Roxy Music has not particularly gone anywhere else either.
Manifesto is the band’s first release since it broke up after the obligatory lousy live LP in 1976. Though far more interesting than most such sets (who can forget the Byrds’ numbing 1973 reunion album? who can remember a thing that was on it?), it offers only embellishments on the Roxy sound and story. The new record is a lovely footnote, but it can lead nowhere.
That sound and story deserve a footnote: both were among the most glorious and eccentric of the Seventies. The band—especially guitarist Phil Manzanera, saxophonist Andy Mackay, drummer Paul Thompson and Eddie Jobson (missing on Manifesto) on synthesizer—produced railing hard rock or smoky dreamscapes; always the musicians played with precision, individuality and intelligence. Bryan Ferry sang as if he never noticed there was anyone behind him, so lost was he in a strange, abandoned theater of heartbreak, desperate longings and general post-Great War angst. Roxy Music made it all funny and stirring at the same time, storming through Stranded and finishing up with Siren. Siren was perhaps the most perfectly crafted album of the decade, as well as Ferry’s heart-on-his-sleeve break with the cynicism of the confused hustler’s persona he’d carried so long.
Manifesto is bits and pieces of all that. The songs ending each side fade out with real grace and leave you hanging, wanting more—drenched in a romance out of reach. “Still Falls the Rain” is a quiet, forgiving ballad in the purest Roxy style, full of tiny touches that occur only once, teasing you to wait for a repetition that never comes. Manzanera’s four little notes, almost buried in the distant band sound, underline Ferry’s emotion: those notes are as surprising as anything Manzanera’s ever played, and they carry as strong an echo. “Cry, Cry, Cry” is a horrible piece of old-fashioned soul, and yet, as “Spin Me Round” takes over and closes out the set, you forget all about the mistakes and drift away, just like Dobie Gray said you could.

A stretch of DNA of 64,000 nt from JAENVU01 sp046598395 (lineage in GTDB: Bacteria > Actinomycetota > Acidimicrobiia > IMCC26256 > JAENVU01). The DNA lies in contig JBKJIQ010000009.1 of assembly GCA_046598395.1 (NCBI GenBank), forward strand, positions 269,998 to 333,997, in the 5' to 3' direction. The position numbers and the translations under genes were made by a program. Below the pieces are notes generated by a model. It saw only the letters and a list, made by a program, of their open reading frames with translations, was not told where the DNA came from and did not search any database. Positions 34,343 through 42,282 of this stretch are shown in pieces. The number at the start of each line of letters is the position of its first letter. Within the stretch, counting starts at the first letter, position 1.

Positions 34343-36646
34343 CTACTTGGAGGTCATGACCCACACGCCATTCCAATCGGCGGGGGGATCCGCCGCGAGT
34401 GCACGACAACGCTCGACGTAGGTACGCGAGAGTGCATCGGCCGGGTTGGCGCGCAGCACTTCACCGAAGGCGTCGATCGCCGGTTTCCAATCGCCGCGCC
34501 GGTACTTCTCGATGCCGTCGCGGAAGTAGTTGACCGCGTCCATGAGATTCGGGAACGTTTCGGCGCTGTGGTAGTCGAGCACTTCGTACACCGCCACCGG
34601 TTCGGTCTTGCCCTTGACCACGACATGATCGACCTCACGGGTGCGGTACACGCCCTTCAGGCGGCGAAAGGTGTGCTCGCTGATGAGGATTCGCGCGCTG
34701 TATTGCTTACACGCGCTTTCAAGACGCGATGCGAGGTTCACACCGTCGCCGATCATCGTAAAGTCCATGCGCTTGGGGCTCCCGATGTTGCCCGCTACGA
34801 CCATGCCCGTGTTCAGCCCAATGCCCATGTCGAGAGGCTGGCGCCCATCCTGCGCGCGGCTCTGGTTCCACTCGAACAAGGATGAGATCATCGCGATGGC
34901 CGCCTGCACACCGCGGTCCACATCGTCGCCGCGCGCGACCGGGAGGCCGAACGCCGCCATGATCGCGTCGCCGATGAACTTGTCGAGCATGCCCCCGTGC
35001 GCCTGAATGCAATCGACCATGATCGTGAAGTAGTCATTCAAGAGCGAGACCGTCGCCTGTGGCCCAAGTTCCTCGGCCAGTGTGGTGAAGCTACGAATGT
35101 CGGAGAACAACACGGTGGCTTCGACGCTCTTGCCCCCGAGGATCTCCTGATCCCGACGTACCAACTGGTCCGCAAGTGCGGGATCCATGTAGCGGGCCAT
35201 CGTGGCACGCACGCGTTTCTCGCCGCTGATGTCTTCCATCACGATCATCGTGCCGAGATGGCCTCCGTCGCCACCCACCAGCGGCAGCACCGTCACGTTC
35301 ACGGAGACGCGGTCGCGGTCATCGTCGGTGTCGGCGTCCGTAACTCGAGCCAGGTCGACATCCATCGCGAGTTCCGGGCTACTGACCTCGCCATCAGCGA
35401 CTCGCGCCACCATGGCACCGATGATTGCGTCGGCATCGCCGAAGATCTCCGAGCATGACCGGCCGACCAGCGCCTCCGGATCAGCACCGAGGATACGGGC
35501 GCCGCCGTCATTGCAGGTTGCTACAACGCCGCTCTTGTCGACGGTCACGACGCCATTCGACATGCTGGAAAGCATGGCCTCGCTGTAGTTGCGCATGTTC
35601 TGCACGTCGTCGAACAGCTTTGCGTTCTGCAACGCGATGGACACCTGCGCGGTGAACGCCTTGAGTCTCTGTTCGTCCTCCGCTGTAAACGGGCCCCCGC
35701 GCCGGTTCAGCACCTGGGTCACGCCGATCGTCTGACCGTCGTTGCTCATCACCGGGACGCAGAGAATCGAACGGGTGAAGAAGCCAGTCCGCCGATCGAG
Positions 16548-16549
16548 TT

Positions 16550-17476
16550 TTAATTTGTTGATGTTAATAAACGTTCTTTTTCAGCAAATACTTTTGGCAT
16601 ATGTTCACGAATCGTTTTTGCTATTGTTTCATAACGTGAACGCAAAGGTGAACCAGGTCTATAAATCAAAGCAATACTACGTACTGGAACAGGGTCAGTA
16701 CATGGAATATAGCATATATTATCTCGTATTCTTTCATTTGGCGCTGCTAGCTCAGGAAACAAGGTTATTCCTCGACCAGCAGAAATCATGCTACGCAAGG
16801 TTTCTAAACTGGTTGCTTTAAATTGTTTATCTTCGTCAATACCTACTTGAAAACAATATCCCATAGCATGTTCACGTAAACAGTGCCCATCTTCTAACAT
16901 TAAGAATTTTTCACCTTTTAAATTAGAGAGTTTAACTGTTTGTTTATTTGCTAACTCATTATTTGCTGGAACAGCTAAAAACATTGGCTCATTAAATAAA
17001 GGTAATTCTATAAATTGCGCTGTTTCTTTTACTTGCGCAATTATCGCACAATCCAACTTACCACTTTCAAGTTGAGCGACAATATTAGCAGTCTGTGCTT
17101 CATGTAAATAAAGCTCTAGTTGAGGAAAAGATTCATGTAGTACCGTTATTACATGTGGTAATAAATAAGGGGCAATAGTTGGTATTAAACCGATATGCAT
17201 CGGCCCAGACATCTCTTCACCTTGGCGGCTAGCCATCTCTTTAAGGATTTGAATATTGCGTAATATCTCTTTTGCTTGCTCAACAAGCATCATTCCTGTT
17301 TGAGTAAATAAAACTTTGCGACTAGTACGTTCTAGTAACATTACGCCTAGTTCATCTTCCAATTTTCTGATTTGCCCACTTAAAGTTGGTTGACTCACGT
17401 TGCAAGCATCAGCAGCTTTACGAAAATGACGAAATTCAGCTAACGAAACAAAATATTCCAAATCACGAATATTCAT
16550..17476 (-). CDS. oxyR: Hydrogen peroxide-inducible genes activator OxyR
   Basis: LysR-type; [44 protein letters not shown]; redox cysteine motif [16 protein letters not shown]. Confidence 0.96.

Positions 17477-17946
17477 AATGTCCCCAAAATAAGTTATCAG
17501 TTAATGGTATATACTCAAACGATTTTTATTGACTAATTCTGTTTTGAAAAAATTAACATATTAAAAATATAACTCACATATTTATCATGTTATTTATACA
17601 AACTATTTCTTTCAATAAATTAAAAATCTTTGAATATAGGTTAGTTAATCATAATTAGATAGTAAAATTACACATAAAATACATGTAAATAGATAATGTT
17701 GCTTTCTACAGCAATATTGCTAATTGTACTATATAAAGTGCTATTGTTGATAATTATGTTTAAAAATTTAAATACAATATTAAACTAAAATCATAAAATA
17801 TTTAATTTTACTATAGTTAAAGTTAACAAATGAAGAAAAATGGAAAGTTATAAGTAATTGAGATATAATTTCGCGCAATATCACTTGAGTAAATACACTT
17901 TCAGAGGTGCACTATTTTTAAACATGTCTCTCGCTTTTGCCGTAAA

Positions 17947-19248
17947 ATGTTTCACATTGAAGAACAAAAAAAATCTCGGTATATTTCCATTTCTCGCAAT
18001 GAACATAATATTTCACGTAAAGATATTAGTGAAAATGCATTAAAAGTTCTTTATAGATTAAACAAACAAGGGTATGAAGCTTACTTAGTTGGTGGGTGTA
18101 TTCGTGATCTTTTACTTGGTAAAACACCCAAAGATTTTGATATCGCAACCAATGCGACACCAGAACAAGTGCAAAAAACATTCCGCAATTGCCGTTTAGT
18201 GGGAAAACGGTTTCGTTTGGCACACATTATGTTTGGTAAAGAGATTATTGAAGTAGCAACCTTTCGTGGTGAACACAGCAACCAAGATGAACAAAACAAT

So the record has its moments—moments few bands even know about—but as with the brazenly (and meaninglessly) titled “Manifesto,” they add up to little. Ferry announces he’s for the guy “who’d rather die than be tied down”; he’s rarely traded on such banality, and he mouths the lyrics as if he hopes no one will hear them. The sound may be alive, but the story is almost silent.
It’s not that Ferry has given it up. He began making solo albums long before Roxy called it a day—starting with his outrageous collection of oldies covers, These Foolish Things, and continuing through last year’s astonishing The Bride Stripped Bare—and on those LPs, the tale of a man struggling to find himself behind his mask, and a lover behind hers, goes on. It’s a tale couched in melodrama but driven by terror and compassion: what it has is the intensity Manifesto never reaches for.
Manifesto betrays no pandering to nostalgia, but on it, Bryan Ferry looks back to old loves, remembers fondly, accepts what he cannot have: he feels safe from the hope those loves stood for, from the dangers of the lust they summoned. As in “Still Falls the Rain,” this is a shining conception, and the people this state of mind calls up come to life in the music. But like Manifesto itself, such a respite can be no more than a respite, a holding action. The struggle is merely out of sight, and on Ferry’s own records, I’d imagine, that struggle will soon be back on center stage.
Rolling Stone, May 3, 1979